Thieves stealing barcodes from pictures of event tickets posted on social media

January 8, 2013 3:43:24 AM PST
If you're lucky enough to have tickets to see the Texans play in person, be careful what you do with those tickets. If you're not, someone could use your tickets without even taking them from you.

The problem is with barcodes and social media. So parents, don't let your kids post pictures of tickets with barcodes on places like Twitter and Facebook.

"I try to tell people all the time don't post barcodes, don't post barcodes and they are like, 'Why?'" said Kayla Ramsey with Midtown Tickets.

Ramsey says barcodes can be copied from pictures of real tickets and printed on homemade tickets. That would let someone else into the event while the real ticket holder gets shut out.

Another reason to keep the barcode covered is because scam artists can make fakes and sell them to unsuspecting concert goers.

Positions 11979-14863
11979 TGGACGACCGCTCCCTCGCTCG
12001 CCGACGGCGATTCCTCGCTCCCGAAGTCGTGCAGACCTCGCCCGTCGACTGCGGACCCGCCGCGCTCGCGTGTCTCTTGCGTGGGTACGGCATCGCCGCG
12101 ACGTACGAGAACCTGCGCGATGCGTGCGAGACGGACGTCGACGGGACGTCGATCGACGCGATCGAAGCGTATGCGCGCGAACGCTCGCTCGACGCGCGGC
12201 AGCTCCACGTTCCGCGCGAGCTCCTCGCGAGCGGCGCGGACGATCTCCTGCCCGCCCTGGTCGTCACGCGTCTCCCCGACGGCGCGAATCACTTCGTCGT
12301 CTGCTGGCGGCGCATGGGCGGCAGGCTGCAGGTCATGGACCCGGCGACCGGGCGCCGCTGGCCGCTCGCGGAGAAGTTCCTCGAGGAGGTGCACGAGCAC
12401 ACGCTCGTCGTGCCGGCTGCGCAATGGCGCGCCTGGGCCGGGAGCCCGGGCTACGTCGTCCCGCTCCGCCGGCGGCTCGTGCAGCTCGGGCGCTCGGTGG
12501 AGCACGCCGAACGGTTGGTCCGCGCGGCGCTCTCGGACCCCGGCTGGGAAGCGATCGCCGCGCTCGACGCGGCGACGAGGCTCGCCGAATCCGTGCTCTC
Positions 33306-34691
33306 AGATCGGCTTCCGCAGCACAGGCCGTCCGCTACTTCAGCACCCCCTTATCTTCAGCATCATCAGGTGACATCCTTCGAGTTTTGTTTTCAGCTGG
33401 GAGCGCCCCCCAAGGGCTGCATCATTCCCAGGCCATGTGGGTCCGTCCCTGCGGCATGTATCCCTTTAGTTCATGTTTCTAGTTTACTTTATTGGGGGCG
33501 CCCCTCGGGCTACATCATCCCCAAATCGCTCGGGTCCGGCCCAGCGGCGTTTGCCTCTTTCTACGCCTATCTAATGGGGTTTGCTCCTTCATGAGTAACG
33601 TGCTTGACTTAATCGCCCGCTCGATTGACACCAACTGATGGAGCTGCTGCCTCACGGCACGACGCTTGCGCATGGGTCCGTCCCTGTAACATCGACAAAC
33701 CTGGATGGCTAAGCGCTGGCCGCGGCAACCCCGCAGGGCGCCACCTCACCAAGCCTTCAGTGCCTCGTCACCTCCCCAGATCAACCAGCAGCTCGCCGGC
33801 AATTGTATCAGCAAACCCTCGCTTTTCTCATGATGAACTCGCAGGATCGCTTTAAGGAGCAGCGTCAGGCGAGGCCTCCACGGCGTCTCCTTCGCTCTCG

"Looks close enough to where you'll be comfortable to just going to the venue without the person that sold them to you," Ramsey said.

The Houston Livestock Show and Rodeo is the next event that will bring thousands of ticket buyers to Houston.

If you buy tickets for any of the concerts, don't post pictures of the barcodes.

"Putting that ticket up on social media, be really careful about that. Put your hand over the barcode, put the other end of it up," said Leroy Shafer with the Houston Livestock Show and Rodeo.

Shafer says while it is rare, rodeo concert goers have fallen victim to ticket scams.

"Another thing that we see happen is that someone will come in with their tickets, they'll get scanned in, someone else takes them outside and sell them," he said.

It does not take much expertise to transfer ticket barcodes and then resell a ticket online. So be sure your kids know to keep the barcodes covered.

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